In the last day, I’ve read a number of stories that blame Romney’s defeat yesterday in the Presidential election because he is a RINO. A RINO, as everyone who is reading this well knows, is someone who either doesn’t believe in Republican orthodoxy or, even worse, sometimes publicly acknowledges that he doesn’t adhere to the current GOP tenets.

Let me begin by talking about our political system. Because we have an electoral college, we have a two party system. A political party cannot long exist if it has no chance of winning the Presidency. Witness the sudden death of the Whigs and the rapid rise of the Republican Party in the 1850s. Many countries have a different system of choosing the head of state; many nations just elect legislators, then the different political parties form a coalition if they don’t have a majority.

But because we have a two party system, people have to choose which party more closely resembles their own views. Since some regions are more liberal or more conservative than others, in order to win political office, politicians take on views that differ from their party orthodoxy in order to win elections. Thus, we have politicians like Mary Landrieu in Louisiana who is much more conservative than Barbara Boxer. In Massachusetts, they had (until yesterday)a RINO senator named Scott Brown. He was much more moderate than Jim DeMint from South Carolina, but he had to be to win elections.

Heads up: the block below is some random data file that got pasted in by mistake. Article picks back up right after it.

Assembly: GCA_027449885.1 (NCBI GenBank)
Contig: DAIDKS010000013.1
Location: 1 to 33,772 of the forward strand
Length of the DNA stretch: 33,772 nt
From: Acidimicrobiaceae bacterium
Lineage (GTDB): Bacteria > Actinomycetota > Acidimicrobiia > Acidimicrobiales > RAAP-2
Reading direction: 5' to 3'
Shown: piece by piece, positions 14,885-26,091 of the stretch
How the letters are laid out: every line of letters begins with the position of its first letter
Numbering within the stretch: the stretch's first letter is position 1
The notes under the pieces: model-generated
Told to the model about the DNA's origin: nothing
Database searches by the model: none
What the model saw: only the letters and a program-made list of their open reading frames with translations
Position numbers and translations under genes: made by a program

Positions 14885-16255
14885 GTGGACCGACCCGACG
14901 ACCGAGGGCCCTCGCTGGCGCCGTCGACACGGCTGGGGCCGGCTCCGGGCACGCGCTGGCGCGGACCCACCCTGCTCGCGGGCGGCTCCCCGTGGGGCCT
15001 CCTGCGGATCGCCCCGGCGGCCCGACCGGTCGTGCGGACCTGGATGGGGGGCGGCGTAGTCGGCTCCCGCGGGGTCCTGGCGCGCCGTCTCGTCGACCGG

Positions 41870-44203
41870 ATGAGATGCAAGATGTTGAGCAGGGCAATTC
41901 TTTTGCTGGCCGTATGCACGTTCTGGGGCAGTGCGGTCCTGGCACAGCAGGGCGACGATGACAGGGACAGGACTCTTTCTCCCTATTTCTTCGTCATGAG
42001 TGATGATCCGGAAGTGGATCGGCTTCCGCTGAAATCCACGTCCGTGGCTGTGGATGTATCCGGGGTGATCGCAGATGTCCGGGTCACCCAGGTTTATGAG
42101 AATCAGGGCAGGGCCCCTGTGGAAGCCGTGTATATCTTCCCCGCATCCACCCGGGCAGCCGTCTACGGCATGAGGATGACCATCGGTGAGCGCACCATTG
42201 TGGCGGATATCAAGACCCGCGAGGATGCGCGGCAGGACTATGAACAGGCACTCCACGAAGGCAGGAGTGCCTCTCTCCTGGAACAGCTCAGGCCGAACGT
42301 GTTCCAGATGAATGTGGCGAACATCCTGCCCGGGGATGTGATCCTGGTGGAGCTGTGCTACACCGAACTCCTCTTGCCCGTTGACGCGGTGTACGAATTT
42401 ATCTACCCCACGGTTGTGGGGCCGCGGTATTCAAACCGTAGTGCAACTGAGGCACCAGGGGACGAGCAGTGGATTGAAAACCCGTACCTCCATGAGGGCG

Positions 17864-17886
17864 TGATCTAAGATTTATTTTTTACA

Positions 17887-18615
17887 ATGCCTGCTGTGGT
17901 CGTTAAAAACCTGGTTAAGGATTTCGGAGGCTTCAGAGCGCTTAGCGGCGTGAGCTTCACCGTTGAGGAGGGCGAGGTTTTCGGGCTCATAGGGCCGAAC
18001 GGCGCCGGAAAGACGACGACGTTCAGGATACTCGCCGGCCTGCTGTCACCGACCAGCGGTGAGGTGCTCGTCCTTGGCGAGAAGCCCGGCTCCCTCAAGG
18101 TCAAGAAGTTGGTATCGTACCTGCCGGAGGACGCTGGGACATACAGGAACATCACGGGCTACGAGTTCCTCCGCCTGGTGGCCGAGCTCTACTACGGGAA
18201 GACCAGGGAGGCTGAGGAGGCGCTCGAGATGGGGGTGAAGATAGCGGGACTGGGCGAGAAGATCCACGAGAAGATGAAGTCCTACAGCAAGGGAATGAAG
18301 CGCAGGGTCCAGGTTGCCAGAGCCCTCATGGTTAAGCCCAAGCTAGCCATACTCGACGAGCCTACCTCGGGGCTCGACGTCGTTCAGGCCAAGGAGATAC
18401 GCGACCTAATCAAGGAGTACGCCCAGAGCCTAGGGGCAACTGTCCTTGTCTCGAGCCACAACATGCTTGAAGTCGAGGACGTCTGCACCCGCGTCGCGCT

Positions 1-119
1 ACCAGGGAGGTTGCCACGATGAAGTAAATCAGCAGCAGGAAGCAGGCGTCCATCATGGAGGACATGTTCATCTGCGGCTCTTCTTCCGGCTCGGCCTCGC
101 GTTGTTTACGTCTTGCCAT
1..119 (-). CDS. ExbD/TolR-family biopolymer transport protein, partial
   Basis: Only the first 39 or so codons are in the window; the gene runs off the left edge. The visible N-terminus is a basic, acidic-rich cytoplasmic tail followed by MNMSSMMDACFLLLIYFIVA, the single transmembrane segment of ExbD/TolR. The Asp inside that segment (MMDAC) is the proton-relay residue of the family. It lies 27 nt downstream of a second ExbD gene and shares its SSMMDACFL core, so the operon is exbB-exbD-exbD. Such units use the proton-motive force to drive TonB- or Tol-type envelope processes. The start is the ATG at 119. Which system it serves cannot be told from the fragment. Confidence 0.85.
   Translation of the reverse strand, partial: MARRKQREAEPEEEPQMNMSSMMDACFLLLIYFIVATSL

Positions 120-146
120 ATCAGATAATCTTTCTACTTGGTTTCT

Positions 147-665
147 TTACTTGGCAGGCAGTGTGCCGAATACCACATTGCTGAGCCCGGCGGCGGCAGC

Many results yesterday I found particularly sad. Scott Brown was one example; Linda Lingle was another. She was as conservative as possible to win in Hawaii. In a normal year she might have had a chance; with Obama getting 70% of the vote there she was dead meat, through no fault of her own.

Because we have a two party system, we as voters have to compromise when we cast our vote. Very few Democrats believe exactly what Obama does; very few Republican voters believe in the same policies that Romney does. Everyone has to make these compromises. Congressmen and Senators have to choose how to vote on issues; sometimes they trade off something their state or district wants for their political party. Governors and Presidents have to compromise their own favored policies to get something accomplished, even if they don’t regard it as the best possible solution.

The only things that don’t have to compromise a lot are interest groups. They can be strident in their beliefs, because it is not eventually up to them if laws are enacted. So groups like Planned Parenthood or the NRA can claim to be pure in their advocacy to their members. But politicians all have to compromise. If we end up with Senators like Scott Brown or Olympia Snowe losing or resigning because the party demands rigidity, then we are all worse off.

So, if we expect our politicians to be ideologically pure, that’s fine, I guess. But don’t be surprised when we’re only electing people in rural areas or in regions where most people believe in GOP orthodox positions. We’ll be left with nothing other than an interest group representing 8 small states in the Deep South and others scattered throughout the country. Every four years, during Presidential election years, when most everyone votes, those who live in politically unpalatable locales will lose.